“Stranger Danger”: How We Can Talk To Our Kids About Personal Safety
As parents, our first concern is to keep our children safe. Most of us had “stranger danger” drilled into us as children, a fear encompassing abductions by strangers as well as the many instances of sexual, emotional, and physical abuse that children may be exposed to. So how do we explain this concept to our kids with disabilities without making them unnecessarily fearful? How do we teach them the skills and strategies they need to protect themselves?
It’s reassuring to know that the stereotypical idea of “stranger danger” — say, a stranger in a passing windowless van grabbing a child off the street — is actually extremely rare. Although the National Center for Missing and Exploited Children assisted with 29,782 cases of missing children in 2020, only 27 of those cases involved abduction by a non-family member. The U.S. Department of Justice’s Office of Juvenile Justice and Delinquency Prevention 2011 report also found that abduction by a stranger is exceedingly rare — a risk of less than two in one million — and that the numbers of abducted children are consistently falling.
It's important to recognize that most cases of child abduction, exploitation, and abuse happen with people we know — family members, caregivers, school employees, friends’ parents, and other children — NOT with strangers. So what can we do about it?
Use the Right Terminology
Instead of “strangers,” we should warn our kids about “tricky people,” who might be someone they know. Another reason not to warn children only of “strangers” is that they shouldn’t assume they should trust someone just because they’ve known them for a while. According to the FBI, children are increasingly introduced to “tricky people” through the internet and video games, where they can be “cyber-groomed” for long periods of time before they’re asked to meet in person.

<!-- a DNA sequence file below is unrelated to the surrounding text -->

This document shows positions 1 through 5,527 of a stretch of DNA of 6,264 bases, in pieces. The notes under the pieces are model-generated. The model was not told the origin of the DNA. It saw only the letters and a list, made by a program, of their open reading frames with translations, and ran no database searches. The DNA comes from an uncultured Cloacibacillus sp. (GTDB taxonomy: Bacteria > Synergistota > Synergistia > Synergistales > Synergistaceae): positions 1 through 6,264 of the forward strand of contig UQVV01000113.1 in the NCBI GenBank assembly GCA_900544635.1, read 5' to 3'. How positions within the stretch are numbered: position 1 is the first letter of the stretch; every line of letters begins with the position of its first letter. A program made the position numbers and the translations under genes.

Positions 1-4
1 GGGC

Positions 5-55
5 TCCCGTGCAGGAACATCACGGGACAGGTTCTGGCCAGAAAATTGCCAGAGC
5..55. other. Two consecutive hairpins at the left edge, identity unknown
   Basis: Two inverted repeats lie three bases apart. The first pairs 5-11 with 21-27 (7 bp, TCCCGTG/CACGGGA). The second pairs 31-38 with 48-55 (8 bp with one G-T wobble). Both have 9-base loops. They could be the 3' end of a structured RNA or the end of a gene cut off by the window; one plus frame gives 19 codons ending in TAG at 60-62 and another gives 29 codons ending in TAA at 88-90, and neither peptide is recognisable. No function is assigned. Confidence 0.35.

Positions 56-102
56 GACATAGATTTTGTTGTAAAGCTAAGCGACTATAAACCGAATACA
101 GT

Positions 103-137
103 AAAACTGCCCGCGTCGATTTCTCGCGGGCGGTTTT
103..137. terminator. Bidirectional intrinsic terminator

For children with disabilities, the risk of abuse is greater in part because they are exposed to many more adult therapists and caregivers, and need intimate care for longer periods of time. They may also be ill-equipped to understand often fairly nuanced differences between care and abusive touch. Children whose communication skills are still emerging are particularly vulnerable to being unable to report abuse.
The statistics are incredibly hard to read, but you should know that an estimated 39–68% of girls and 16–30% of boys with developmental disabilities will be sexually abused before age 18. However, research shows that knowledge of sexuality, abuse, and self-protection reduces the risk of sexual abuse — so the good news is there is much we can do to teach our children with disabilities to protect themselves, including assertiveness and social skills training.
Many parents find it frustrating that strategies tend to focus on how to help children report abuse rather than preventing it. But children need to be effective reporters, and they need to understand both medical and slang terminology that abusers use in order to recognize the types of situations they may find themselves in. Most importantly, we as parents need to work to be the open, trusted adults that our kids can talk to about difficult things without fear of judgment (not easy!).
Strategies, communication tools, words, and signs are key to empowering our children to say no.
How Do We Talk About It?
Typically developing children are often taught these tools in sex education programs such as those mandated by California law. But many schools do not provide accessible modifications for special education classrooms or for visual learners and non-readers.
Patti Fitzgerald from Safely Ever After has some great tips to help parents talk about “stranger danger" with their children. For example, she advises they learn that: “Tricky people can be someone I know or don’t know. It’s not what they look like … it’s how they ACT, what they say or want me to do. I won’t get tricked!” Patti offers these ten rules for kids to keep them safe.